For over five years, Joshua Radin tried to get one of his screenplays produced in Hollywood. As a way to tone down the frustration, he taught himself guitar, and played through the aggravation. The hobby proved therapeutic for Radin, and surprisingly it turned into a career in 2004. That year, Radin’s first ever composition “Winter” caught the ear of Zach Braff, who in turn, put in on his series “Scrubs.”
Since then, Radin doesn’t need any help being in films. As a matter of fact, whether it’s the big or small screen, Radin’s songs are regularly featured on their soundtracks. According to Wikipedia, Radin’s clocked in at over 75 placements, including tunes on “Grey’s Anatomy,” “One Tree Hill,” and even “The Bachelor.” The latter show he even appeared in person. We’ll get to that later.
I caught up with the singer/songwriter and former struggling screenwriter by phone as his tour bus — as he stated — was parked along the side of the road near Albuquerque. “We pulled over so we’d get decent reception,” he said moments before the phone disconnected. (He called back.)
Radin’s in the midst of a short headlining tour these days after filling some opening slots for Irish popsters The Script. I spoke with him about both tours, his recently released album <em>The Rock and the Tide,</em> and striking lightning in the bottle with his music.
<strong>You’ve had so many songs on so many shows, but I have to ask right off the bat – Do your friends ever give you crap about appearing on <em>The Bachelor?</em></strong>
[Laughs] No, no one really ever has. Most of the people who watch that show are women. It’s not like any of my guy friends have seen that show so no one knew.
<strong> Until now… Getting down to business — you just finished up doing some gigs with The Script. What was that like opening up for that band as opposed to headlining?</strong>
I was really surprised. The label was like ‘you should do this’ – that it’d be a new fanbase, and I’d do new cities. I was actually surprised. Their fans were super sweet, and bought records. They really loved it.
<strong>I’m guessing a typical Joshua Radin concert audience is chicks with their boyfriends, right?</strong>
Women are definitely prevalent, but it depends on the region. In America, I’d say 70 percent are women, and 30 percent are guys. Out of that 30 percent, I’d say half are on a date or with their wife. Interesting in the UK, it’s more guys than girls. But, more people come to see me in the UK.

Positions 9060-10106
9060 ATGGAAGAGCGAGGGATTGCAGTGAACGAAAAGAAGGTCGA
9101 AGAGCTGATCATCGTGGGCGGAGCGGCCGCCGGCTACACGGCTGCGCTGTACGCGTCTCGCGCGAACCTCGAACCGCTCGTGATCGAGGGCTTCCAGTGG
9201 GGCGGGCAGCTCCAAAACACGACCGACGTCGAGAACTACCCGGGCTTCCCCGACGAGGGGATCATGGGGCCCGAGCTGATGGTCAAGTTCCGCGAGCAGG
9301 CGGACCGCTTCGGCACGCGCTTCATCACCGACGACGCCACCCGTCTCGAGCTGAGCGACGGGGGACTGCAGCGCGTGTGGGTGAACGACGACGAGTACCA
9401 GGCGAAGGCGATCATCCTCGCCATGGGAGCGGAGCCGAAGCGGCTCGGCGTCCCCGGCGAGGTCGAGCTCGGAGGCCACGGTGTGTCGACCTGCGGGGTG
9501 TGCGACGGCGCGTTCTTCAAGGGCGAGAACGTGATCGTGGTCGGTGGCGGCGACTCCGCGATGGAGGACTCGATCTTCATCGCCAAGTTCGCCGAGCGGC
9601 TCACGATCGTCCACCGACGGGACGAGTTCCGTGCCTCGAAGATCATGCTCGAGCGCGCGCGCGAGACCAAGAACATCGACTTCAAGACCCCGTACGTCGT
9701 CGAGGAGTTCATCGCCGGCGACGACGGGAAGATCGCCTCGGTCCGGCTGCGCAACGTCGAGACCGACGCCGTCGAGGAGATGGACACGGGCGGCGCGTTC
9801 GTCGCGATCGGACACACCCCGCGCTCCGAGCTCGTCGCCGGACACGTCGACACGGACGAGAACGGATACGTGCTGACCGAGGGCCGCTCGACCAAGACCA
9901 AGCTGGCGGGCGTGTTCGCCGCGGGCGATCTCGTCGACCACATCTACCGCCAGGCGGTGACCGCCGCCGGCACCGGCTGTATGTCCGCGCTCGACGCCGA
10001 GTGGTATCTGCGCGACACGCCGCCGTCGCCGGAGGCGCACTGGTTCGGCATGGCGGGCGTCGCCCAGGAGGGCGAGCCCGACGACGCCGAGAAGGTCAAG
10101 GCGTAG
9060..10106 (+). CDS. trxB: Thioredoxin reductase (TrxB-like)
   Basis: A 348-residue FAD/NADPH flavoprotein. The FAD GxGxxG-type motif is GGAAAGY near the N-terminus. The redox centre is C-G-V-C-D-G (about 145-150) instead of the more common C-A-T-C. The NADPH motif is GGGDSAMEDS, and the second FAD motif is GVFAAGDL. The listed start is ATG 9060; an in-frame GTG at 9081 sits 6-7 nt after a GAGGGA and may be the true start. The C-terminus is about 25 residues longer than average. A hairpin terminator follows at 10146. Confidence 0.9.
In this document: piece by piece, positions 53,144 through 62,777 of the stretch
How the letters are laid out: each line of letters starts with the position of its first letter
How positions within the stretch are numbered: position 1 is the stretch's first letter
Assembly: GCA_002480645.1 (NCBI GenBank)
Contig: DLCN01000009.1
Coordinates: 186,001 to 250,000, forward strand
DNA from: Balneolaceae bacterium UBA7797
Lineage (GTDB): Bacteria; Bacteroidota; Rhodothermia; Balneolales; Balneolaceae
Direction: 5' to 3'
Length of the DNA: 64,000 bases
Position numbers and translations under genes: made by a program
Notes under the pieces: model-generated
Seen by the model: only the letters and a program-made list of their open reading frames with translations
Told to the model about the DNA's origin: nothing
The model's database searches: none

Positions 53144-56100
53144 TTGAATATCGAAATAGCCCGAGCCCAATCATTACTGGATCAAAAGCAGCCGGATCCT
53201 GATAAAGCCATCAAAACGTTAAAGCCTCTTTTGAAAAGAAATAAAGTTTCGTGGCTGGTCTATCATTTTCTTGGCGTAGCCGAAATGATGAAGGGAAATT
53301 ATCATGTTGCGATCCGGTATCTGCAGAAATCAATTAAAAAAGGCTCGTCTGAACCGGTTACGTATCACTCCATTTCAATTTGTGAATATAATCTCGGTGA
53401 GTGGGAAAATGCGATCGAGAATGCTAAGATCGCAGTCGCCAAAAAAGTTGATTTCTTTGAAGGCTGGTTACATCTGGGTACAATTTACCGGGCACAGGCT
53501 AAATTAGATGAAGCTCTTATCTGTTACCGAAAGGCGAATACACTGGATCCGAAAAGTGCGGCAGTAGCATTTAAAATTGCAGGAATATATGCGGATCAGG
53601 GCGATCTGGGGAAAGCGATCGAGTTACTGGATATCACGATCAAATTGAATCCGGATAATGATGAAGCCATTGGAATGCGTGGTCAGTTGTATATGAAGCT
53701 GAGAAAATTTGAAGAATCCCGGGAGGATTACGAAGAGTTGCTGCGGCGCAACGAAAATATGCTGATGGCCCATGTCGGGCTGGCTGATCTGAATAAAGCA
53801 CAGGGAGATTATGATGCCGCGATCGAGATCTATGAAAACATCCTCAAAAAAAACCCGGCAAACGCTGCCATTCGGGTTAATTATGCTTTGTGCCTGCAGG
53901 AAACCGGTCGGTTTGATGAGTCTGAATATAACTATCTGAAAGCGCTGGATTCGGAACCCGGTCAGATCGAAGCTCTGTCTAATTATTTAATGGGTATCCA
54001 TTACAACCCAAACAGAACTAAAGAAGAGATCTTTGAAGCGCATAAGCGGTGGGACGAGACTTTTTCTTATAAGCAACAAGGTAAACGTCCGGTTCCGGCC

<strong>Your new album has an interesting title — Rock and the Tide — how’d you get to that name?</strong>
One of the songs is titled that, and I really liked that song. It’s my favorite on the record. I thought it was kind of cool, because for me, I’m referring to being patient and watching the tides wash over the rocks. When I thought of the title, I thought, well, half of the record is rock, and half is slow, so it’s cool.
<strong>This album is a bit more upbeat and rocking. Was that a conscious decision?</strong>
Oh yeah. I realized — especially playing [various] festivals, that I can’t play songs like “Winter” and “Closer” to big audiences like that. They’d get swallowed up. So I bought an electric guitar. You know I didn’t grow up playing music or anything. The first music I put out was the first music I began to play. At 30, most songwriters or performers had already made up their mind on how they wanted to be perceived as artists. I’m 36, but I’m like a 19-year-old kid still finding different sounds.
<strong>You’re story is pretty nuts — having released your first song ever and have it pop up on an episode of “Scrubs” just three weeks later…</strong>
It was a huge break. I didn’t think I’d be a musician. I didn’t record a demo and put it [on the Internet] like this was the start of my music career. It was a slow, slow build – not an overnight breakthrough but a slow burn. It started with emails on MySpace, and it just went crazy.
<strong>You were writing screenplays, even teaching — were you content with your life career before the song changed your life?</strong>
Yeah. I was writing screenplays for six years. It was so frustrating, and I was just so broke. I had optioned a couple screenplays and they got shelved. They each took a year to write, and there was so much set up. I still enjoyed it, but it was frustrating. I just started playing guitar to blow off steam. It just quickly became something like you’d do it naturally to chill yourself out, and it becomes your career. I didn’t try to make it a career.
<strong>Is it cool hearing your songs in film and television considering you worked so hard to try to get scripts sold?</strong>
Oh yeah. It’s interesting when directors call you up and you know they’d never call you for a script.
<strong>Any shows out there you’d like for you songs to appear in?</strong>
If I get on “Eastbound & Down” then I will consider myself a success. They use great music. It’s my favorite show on TV.
<strong>I’m not sure I can see Kenny Powers chilling out to “Star Mile.”</strong>
[Laughs] You never know — maybe it’s a sensitive side to Kenny Powers.